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Tuesday, October 23, 2012

Munich Landing

MUNICH. Sally and I hit Munich yesterday afternoon and somehow found ourselves inside the cathedral. (No matter what town we visit, we seem to gravitate toward the spires.) Then to Augustiner for some food and beer.

Although Augustiner is a huge Munich institution, I've never had their beer. As always, I started with the dunkel, Sally the helles. We get so few of either in our parts that I never want to miss the opportunity. Generally speaking, these are beers marked by characteristic yeastiness. Not in the exotic sense, but as Sally said, "this is exactly what a brewery smells like." (Breweries, full of fermenting beer, are scented with raw yeast.) The helles (called Hell) is a bit mild on the hops side, but the yeast is sharp and tangy and the beer tasted a bit like kolsch. The dunkel is inspired. Frothy and creamy but light- bodied and very crisp, it has a richly nutty malt flavor but is far from heavy. My best dunkel thus far. The pils was rich and lightly hopped (with a pils, you want a bit of zip). After a liter, I'm usually ready to call the session quits, so we strolled around the city snacking on a digestif of roasted chestnuts.

I will say I'm getting tired of the cuisine (keeping in mind that I eat nearly every meal at a brauerei or pub). Intensely meaty dishes with very little in the way of green vegetables. I doubt anyone was supposed to live on these meals every day--my kingdom for a caesar salad.

I'm actually a day behind on blogging because of a wi-fi blunder. Weiheinstephan and Ayinger today, with reports tomorrow. Here's a couple from Augustiner.


  1. You are living a trip I want to do soon! Living vicariously through you.

  2. Dominic, Thornbridge brewery10:28 AM, October 23, 2012

    We missed each other by a few days - I was beer hunting in Bavaria last week. Whilst the beer, brewing and pub culture was wonderful, I was sick to death of pork/sausages with sauerkraut and craved deeply perhaps a bowl of steamed broccoli.

  3. Are there no grocery stores?

  4. When I was in Germany last summer there was a salmonella outbreak where no one was eating any raw vegetables or salads. It was brutal! Nothing but the diet you describe. It was nice to get home and eat some fresh veggies.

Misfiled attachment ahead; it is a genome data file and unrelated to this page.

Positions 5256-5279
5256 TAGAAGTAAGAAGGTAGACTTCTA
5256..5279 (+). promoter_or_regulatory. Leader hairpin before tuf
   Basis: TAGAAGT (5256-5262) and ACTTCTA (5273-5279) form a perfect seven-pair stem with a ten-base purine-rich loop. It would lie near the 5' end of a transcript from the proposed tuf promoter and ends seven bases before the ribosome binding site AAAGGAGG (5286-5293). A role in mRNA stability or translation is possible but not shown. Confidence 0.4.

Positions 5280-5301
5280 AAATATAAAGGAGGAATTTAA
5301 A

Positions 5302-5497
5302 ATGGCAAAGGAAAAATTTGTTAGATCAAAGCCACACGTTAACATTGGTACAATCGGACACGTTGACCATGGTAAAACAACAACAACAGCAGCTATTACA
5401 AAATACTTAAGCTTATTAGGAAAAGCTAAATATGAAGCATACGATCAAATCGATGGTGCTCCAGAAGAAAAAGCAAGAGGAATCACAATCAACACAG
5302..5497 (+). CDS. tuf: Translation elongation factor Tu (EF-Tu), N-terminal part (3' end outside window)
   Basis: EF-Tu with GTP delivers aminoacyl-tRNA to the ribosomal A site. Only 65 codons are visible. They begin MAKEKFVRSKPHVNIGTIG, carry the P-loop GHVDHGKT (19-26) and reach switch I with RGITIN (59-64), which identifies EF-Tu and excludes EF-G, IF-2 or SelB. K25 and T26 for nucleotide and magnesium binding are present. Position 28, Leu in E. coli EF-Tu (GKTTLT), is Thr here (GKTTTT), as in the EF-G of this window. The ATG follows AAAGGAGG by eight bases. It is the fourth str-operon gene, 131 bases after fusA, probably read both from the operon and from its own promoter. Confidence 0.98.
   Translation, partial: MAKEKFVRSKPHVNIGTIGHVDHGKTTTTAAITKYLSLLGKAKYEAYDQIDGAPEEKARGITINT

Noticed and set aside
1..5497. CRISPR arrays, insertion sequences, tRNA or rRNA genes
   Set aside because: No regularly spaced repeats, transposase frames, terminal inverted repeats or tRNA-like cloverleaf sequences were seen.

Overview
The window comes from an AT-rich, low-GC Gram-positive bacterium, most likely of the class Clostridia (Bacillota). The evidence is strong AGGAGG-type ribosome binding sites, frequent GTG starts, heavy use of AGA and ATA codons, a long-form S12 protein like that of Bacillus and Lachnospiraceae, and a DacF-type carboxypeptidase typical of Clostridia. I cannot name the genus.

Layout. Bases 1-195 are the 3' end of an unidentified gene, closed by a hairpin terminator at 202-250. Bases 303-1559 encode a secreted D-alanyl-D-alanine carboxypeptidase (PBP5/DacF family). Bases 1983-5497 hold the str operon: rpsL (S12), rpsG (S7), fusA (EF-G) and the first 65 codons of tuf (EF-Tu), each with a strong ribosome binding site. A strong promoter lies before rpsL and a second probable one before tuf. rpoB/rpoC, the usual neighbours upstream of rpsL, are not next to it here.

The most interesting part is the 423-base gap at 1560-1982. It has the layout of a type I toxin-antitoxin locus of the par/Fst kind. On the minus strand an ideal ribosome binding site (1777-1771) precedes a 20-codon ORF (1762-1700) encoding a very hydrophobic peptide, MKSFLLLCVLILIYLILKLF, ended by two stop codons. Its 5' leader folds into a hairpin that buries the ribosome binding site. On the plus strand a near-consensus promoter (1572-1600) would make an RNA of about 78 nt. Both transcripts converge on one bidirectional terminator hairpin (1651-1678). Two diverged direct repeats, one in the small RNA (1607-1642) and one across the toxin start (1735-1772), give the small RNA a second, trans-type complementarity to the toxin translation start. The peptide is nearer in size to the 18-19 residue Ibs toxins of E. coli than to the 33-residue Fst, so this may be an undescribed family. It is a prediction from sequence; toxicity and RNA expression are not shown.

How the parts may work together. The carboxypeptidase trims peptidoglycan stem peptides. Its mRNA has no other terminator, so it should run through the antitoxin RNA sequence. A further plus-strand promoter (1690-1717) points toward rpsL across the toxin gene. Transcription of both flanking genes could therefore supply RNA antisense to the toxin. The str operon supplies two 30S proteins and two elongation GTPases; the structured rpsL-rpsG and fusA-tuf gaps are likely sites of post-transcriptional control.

5. While I love German food and am not a vegetarian, many German pubs and, yes, even breweries, serve a vegetarian menu. Looking at Augustiner, for example, they have a regular or vegetarian option for each day of the week. Yesterday's option was home-made ravioli (actually a German version) stuffed with vegetables, tomato sauce with Parmesan cheese and a small salad.

    If you think that Germans don't eat vegetables, I guess you aren't familiar with German football history.

  6. If you have the time, I hope you can try the Nuerenburger Bratwurst Gloekel, across the square from the Marienkirche in Munich. They serve Augustiner Helles from oak casks. They also serve huge plates of mini bratwurst, but it doesn't sound like that's what you want. Have fun in Aying.

  7. The outbreak last year wasn't salmonella, but one form of nasty intestinal bacteria. It was first suspected to be in Spanish cucumbers, so lots of people stopped eating salad, but it turned out to be in German bean sprouts.

    Anyone visiting Germany from PDX might consider trying an Italian place for a break from Brauhausküche (Küche = kitchen as well as cuisine). Ask a local for a good one. Different than you can get in OR, run by real Italians.

    Or even Turkish, yes, starting with a Döner. Or Lamacun with Döner meat. Or fish, ask where a good fish place is.

    The big brewery places in Munich and Düsseldorf tend to be more mass production type food as well, out of necessity.

    Did you have a Bamberger Zwiebel at Schlenkerla?